To Honor or To Bulldoze? The Childhood Home of The Most Notorious Outlaw in Texas
When it comes to Texas outlaws, we have plenty to talk about. There is no shortage of ruthless madmen scattered across the history of the Lone Star State. A case could be made, however, that none of them reached the same status of Clyde Barrow, the Clyde half of Bonnie & Clyde.
The humble beginnings of one of America's most notorious outlaws used to rest on this corner in Dallas, Texas.
The home that used to sit at 1221 Singleton Boulevard in Dallas, Texas was the home of Henry Barrow and his family. Originally having set up shop in West Dallas, the family moved their tiny house to the lot on what would become Singleton Boulevard and set it up to be a small gas station.
The family had known its fair share of hard times. They had supposedly lived in a tent for a while in West Dallas, and were able to open the gas station thanks to funds Henry Barrow received as part of a lawsuit.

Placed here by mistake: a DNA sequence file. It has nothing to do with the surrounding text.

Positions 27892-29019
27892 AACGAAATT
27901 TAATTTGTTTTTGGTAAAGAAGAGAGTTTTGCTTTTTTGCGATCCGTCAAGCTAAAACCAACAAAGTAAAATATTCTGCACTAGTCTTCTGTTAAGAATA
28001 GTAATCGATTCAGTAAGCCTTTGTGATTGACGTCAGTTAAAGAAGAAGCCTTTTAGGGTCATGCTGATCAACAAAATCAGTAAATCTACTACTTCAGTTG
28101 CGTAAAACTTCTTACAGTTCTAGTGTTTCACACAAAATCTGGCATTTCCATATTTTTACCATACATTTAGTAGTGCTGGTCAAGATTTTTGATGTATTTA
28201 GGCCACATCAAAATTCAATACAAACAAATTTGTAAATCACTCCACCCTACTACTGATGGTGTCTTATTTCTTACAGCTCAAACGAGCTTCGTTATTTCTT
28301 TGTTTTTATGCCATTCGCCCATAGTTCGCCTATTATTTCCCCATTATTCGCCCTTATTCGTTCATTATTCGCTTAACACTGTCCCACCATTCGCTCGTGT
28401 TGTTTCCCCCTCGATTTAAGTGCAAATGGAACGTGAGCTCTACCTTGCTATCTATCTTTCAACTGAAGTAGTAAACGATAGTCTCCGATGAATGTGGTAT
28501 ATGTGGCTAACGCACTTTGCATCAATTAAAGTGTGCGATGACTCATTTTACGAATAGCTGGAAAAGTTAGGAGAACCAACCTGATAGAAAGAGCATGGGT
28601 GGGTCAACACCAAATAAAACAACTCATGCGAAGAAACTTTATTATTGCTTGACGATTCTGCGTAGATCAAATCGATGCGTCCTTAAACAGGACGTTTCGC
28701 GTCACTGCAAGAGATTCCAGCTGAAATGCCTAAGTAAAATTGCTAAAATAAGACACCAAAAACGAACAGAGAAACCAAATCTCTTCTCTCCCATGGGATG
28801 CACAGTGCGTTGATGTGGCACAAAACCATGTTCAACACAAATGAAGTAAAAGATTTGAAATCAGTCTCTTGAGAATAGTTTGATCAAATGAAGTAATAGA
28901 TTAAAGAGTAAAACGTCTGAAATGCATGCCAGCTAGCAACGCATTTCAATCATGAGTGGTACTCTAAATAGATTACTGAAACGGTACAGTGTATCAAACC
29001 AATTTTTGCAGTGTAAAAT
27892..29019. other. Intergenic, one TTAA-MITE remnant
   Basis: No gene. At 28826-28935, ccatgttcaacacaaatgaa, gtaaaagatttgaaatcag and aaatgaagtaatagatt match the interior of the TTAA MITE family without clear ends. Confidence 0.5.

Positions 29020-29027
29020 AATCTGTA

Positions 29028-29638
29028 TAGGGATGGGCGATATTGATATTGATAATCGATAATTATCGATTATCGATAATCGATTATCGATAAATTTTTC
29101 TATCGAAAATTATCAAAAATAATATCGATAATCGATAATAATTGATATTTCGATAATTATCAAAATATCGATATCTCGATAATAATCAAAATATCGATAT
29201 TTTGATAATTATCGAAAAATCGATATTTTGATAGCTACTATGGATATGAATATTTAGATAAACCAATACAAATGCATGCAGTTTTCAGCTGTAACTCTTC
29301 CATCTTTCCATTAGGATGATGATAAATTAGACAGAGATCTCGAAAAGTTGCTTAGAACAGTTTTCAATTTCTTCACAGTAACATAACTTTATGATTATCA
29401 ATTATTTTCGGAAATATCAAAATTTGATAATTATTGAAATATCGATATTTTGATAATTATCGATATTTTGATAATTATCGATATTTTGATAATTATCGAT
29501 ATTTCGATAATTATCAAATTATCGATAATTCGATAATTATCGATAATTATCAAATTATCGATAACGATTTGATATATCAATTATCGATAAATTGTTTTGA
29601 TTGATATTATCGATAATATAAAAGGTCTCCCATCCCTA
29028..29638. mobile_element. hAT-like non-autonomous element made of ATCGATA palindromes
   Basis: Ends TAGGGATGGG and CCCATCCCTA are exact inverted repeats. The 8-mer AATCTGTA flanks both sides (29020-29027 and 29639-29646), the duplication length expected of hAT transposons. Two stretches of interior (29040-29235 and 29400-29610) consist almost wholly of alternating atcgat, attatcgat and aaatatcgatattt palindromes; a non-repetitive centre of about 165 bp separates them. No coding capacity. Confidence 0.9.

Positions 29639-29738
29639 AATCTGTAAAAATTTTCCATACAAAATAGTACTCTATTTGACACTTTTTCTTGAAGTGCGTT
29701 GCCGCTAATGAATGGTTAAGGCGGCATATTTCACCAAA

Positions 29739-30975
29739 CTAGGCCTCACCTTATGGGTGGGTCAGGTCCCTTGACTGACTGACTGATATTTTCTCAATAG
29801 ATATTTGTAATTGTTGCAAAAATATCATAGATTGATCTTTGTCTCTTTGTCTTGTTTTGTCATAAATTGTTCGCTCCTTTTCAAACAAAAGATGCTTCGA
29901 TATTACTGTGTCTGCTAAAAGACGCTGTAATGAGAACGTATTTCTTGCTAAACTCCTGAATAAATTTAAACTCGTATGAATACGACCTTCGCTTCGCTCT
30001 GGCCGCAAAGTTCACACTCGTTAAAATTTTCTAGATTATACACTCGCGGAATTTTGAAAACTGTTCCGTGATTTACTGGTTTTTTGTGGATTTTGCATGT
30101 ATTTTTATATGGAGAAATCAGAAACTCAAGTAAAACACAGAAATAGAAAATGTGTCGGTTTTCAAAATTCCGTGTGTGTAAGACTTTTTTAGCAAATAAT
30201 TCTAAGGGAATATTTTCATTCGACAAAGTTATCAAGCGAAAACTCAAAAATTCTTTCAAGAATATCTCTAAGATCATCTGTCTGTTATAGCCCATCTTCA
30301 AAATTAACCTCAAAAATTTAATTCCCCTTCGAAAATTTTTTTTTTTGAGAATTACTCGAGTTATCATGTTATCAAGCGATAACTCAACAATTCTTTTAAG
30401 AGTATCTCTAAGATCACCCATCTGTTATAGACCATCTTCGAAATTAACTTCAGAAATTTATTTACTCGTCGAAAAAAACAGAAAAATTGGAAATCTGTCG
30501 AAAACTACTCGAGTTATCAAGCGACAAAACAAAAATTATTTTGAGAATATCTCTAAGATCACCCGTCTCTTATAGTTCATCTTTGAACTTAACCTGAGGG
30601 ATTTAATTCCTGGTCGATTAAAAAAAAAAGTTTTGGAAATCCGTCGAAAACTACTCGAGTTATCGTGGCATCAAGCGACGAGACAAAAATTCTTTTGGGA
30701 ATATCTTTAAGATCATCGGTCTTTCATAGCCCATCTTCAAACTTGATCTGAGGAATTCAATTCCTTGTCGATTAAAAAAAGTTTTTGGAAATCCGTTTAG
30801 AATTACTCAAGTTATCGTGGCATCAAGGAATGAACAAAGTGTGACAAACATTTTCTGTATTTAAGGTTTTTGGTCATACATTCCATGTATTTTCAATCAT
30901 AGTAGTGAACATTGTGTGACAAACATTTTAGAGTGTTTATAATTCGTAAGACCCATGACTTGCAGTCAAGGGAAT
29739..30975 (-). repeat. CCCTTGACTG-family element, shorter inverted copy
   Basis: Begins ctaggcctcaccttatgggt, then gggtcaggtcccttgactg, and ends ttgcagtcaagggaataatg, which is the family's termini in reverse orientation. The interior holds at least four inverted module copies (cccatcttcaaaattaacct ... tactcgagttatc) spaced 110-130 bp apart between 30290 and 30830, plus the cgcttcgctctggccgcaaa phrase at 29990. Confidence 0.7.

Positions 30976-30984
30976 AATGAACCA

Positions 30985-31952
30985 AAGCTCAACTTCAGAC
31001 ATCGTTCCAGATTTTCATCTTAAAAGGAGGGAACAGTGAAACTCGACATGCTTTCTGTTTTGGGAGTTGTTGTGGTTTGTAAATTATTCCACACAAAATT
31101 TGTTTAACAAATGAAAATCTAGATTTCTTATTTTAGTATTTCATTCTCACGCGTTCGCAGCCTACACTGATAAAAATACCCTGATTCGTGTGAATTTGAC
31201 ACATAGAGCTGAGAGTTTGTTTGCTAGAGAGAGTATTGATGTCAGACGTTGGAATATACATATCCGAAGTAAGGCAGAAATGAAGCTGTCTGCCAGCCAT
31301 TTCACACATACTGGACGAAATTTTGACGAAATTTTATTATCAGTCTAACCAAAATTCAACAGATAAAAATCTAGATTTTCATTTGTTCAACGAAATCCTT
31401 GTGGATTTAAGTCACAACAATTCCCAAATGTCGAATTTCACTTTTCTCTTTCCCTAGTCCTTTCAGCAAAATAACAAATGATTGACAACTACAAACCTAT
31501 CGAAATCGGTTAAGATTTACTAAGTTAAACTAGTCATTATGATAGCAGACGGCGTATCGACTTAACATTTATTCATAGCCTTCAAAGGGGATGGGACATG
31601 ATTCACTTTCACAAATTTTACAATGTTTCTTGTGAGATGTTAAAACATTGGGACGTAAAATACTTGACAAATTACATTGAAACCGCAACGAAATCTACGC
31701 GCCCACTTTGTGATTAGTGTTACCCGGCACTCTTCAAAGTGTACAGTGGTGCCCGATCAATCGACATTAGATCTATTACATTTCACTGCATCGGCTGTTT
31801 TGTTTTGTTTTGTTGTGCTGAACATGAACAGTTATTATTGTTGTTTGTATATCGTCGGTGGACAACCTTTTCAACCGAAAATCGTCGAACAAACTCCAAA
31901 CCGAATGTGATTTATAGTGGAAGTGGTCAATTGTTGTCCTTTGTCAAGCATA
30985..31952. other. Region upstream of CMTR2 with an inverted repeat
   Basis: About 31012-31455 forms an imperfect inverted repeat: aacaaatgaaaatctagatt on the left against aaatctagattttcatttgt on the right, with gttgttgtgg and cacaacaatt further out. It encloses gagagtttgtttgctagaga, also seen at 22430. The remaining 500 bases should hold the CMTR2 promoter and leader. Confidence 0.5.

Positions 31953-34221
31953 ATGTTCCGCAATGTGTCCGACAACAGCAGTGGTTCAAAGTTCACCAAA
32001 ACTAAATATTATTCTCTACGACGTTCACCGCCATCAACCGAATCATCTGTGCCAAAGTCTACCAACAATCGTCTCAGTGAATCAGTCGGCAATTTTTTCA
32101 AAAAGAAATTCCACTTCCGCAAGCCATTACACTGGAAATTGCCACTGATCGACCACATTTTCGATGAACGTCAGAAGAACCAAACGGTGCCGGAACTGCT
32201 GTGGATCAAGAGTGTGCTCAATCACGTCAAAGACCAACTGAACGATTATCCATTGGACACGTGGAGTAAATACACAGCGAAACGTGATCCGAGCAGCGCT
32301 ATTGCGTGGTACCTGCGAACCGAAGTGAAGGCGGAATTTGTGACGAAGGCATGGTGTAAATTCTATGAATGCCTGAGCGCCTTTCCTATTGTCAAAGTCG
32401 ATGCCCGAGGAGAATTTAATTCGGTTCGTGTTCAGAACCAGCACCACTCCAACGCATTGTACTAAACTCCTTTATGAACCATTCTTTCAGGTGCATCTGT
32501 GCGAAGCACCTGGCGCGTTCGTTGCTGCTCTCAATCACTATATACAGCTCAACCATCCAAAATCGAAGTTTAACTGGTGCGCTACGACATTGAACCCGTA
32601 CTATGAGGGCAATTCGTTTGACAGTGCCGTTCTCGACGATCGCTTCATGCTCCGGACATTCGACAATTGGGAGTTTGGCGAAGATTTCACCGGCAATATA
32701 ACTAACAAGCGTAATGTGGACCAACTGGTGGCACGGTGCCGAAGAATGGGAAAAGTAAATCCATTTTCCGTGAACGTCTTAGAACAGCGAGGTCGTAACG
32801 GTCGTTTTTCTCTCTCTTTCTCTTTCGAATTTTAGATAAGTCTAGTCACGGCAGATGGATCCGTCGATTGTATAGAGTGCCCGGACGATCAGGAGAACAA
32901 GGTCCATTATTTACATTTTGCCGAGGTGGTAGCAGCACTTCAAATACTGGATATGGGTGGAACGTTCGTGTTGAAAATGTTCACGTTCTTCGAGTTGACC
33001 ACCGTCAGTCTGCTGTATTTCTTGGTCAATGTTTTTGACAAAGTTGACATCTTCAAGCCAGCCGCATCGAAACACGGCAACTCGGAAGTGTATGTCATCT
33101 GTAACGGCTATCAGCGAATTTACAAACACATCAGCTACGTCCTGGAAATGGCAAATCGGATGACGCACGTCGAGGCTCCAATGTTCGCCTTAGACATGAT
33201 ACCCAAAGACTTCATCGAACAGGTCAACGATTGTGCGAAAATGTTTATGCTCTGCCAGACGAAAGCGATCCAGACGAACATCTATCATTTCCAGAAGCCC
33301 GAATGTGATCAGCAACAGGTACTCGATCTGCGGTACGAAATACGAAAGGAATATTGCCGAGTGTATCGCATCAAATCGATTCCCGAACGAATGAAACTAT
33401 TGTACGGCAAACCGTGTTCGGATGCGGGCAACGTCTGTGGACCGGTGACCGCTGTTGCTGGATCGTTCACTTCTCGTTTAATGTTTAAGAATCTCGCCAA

This humble house and gas station was the childhood home of Clyde Barrow. It would be forever linked to the nefarious and murderous lives of Bonnie & Clyde.
Over the years, the house fell into disrepair. After the deaths of Bonnie & Clyde, the family gas station didn't last long. There were attempts made on family members' lives, and the house was supposedly firebombed more than once.
A developer bought the property in early 2020. Unfortunately, the developer's plans were to bulldoze it. A valiant effort to preserve the property and grant it historic status ensued, but unfortunately it was all for naught.
The home was bulldozed on April 20, 2022, according to reports. Supposedly the owner of the property thought the life of Clyde Barrow was not one that was deserving of commemoration or of being celebrated.
According to reports, he held the view that Clyde Barrow was a vicious murderer who ended the lives of first responders in cold blood. He didn't think that part of Dallas' history was worth saving.
While one can see his point, and it's completely valid considering that Clyde Barrow was absolutely the furthest thing from a "good guy" that's ever existed, it's also a little jarring. In our culture, we have a certain tendency to enshrine pieces of our dark history. It isn't a celebration, so much as it is a reminder, almost a warning, of the evil that can lurk in plain sight.
It doesn't matter, now. The Barrow home and gas station is gone, leaving behind only legends that are passed along by those that remember.